Serving Craft Beer at Your Wedding: Tips For The Perfect Pairings
Your wedding day is one of the most important days of your life. It’s a time to celebrate love, family, and friends. But with so many delicious food and drink options, it can be difficult for it to accurately represent yourselves as a couple unless the day is about what you love. If either the groom or the father of the bride is a beer lover, then how about serving craft beer at your wedding as a special touch?
We spoke to the experts at Rudgate Brewery who supply casks, kegs or bottles for your big day and offer a try before you buy at the brewery. And you can even have a specially made wedding brew and have spare bottles as wedding favours. So here are some tips to make sure you get it right to keep that wedding party in full flow.
Serving craft beer at your wedding is easy, you just need to choose the right brews. We’d always recommend you visit local breweries like Rudgate that specialise in wedding beers to sample their wares, just to make sure you don’t pick a bad one.
If you have a variety of different tastes among your guests, it’s best to have a few selections on hand so everyone is happy. Just bear in mind that not everyone is a craft beer lover, so make sure you have other drinks on offer. It’s more likely the bridesmaid will want wine or prosecco.
Also timing is key, drinking heavily on an empty stomach changes the way the body metabolizes alcohol and too much before the main meal may leave guests inebriated.
Pairing Beer with Food
The next step is to take into account all of the different food and drink options you’ll have at your wedding and how alcohol will interact with certain foods. For example, if someone has chosen a cocktail instead of wine or beer as their drink, later serving them an IPA would not be possible because the hops used could make them sick.
So try pairing lighter beers with light snacks like fruits and vegetables while heavier ones go well with hearty dishes.
The best way to pair beer with food is to make sure it complements the dish. For example, if you’re serving a spicy dish like barbecue or jerk chicken, a light-bodied lager will be a great pairing. If you’re serving something more rich and sweet, like chocolate cake or ice cream, a fuller-bodied stout will work perfectly.
Beer is not the same in a plastic cup, and it wont look great in pictures either. Where possible get solid pint glasses, even tankards if we want to get some personalised as wedding gifts for the groomsmen.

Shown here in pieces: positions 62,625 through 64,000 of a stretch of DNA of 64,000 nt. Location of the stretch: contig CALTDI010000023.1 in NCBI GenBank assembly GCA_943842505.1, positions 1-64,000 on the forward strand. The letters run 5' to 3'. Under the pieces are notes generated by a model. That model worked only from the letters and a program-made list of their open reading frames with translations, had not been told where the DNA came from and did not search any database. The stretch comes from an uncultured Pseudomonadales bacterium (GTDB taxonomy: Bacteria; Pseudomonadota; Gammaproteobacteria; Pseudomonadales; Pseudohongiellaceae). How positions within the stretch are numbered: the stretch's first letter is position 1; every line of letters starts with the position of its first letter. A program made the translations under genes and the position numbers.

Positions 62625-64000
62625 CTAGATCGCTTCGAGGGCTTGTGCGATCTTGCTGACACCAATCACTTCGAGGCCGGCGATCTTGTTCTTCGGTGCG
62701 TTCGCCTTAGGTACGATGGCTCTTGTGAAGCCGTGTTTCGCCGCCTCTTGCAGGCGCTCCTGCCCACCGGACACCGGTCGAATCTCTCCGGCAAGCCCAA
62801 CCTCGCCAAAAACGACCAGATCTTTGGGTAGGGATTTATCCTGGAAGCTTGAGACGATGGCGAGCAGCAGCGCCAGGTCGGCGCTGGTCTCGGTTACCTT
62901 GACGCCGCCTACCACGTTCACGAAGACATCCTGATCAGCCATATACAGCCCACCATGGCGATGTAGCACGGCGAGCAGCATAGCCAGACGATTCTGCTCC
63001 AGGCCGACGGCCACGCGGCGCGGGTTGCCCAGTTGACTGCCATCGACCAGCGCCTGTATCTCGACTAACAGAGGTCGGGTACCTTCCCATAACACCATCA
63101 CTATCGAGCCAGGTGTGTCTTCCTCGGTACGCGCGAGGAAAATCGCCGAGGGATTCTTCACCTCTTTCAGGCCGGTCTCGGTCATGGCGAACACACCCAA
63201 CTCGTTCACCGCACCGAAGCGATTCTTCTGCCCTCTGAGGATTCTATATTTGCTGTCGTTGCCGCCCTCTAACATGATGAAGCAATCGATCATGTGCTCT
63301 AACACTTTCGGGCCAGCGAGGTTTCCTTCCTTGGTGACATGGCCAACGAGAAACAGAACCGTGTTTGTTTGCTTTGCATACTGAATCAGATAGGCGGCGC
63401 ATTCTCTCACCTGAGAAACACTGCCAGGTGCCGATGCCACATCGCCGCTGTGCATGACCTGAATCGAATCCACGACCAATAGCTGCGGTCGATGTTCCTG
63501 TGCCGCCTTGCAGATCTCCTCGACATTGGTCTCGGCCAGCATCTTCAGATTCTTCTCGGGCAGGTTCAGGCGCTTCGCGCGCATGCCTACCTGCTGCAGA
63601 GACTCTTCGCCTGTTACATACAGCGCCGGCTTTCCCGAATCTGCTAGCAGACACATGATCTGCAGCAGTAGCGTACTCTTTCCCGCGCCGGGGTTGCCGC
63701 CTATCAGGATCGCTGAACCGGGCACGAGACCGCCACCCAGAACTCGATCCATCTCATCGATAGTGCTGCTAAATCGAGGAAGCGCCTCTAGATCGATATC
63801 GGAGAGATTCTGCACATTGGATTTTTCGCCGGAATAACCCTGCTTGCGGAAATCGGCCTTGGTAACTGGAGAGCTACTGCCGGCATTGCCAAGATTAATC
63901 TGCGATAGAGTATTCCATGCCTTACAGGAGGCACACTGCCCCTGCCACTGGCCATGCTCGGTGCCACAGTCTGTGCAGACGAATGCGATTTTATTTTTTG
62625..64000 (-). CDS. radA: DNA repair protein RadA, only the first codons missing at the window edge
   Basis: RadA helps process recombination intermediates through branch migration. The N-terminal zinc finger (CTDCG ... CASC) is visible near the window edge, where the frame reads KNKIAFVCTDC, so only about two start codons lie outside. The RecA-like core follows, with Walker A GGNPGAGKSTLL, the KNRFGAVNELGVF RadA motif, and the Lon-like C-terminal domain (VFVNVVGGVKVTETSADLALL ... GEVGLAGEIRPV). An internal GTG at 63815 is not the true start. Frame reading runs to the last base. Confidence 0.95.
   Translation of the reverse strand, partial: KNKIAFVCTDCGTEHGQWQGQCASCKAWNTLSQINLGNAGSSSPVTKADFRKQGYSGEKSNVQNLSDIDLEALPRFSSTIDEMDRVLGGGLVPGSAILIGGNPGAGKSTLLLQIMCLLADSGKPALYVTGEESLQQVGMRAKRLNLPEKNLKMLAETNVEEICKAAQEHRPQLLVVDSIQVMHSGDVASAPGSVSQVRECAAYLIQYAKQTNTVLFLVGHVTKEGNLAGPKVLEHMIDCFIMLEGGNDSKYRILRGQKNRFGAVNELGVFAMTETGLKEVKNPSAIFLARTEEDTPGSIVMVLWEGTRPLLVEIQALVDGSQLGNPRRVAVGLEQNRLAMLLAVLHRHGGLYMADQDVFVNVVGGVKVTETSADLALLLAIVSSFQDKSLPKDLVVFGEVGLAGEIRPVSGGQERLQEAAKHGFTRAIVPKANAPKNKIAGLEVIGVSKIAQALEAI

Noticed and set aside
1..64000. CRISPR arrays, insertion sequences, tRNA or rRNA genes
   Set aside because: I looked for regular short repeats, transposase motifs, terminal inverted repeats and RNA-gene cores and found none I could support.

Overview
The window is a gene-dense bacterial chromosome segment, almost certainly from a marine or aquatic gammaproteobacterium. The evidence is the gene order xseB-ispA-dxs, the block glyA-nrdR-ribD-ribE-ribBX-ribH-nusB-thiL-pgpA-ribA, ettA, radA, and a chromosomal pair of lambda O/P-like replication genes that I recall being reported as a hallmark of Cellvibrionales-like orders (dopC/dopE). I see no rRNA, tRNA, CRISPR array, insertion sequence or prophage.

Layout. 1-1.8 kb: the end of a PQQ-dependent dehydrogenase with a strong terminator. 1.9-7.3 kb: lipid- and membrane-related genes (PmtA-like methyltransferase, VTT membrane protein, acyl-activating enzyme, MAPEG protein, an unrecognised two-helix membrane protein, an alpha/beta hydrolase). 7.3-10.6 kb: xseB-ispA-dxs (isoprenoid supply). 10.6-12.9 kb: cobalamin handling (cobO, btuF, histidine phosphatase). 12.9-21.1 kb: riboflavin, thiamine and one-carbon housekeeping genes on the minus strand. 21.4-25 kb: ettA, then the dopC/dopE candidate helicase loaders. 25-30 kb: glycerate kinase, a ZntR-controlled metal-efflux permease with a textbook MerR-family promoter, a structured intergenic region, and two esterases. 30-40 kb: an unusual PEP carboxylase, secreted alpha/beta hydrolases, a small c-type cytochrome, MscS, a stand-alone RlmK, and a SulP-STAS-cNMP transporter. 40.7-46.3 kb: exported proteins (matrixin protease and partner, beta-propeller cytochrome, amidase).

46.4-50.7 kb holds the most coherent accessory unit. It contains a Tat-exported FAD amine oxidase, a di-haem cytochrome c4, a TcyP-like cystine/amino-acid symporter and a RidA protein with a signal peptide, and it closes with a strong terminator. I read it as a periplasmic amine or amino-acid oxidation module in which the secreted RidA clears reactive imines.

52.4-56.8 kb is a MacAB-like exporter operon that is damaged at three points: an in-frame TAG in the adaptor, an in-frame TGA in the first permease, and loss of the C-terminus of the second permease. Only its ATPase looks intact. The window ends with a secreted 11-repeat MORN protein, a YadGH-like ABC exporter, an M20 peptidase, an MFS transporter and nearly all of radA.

The right glassware is more than just visual beauty, the shape can enhance the beers flavour by keeping the right temperature or surface area to breathe. Ask for guidance from your brewery, to see if you want tulip, flutes or any other type of pint glass.
We’d also suggest you hire a bartender to deliver and serve, making sure the kegs are working correctly and can pour the perfect pint every time. Again, they should be able to match the right beer and glassware.
Setting the Stage
The first step in serving craft beer at your wedding is to have a signature brew on tap for guests to enjoy as they arrive, or by placing a six-pack of cans or bottles somewhere close to the entrance. This way, you’ll be able to offer a variety of different beers without forcing people to wait in line for an hour from the buffet table.
If you buy extra bottles as gifts or simply making sure you don’t run out, you could make a feature of these as table decorations.
Pick Your Style
The first step to picking the right selection for your event is to decide what style you want. There are many different types of craft beer, and they each have their flavour profile and intended use.
For example, stouts are often brewed with dark roasted grains and can be used as a bolder counterpart to wines. They’re traditionally enjoyed at the end of a meal. The same goes for pale ales, which are light in colour but strong in flavour.
You could just have an assortment, so guests can enjoy ales and craft beer throughout the evening at their leisure.
How to pick the right beer
The key will always be craftmanship and flavours. When sampling, make sure you take a few sips and make sure it’s at the right temperature. Also pay attention to ABV to make sure it’s not too potent, and when tasty take notes to ensure you get the right ones.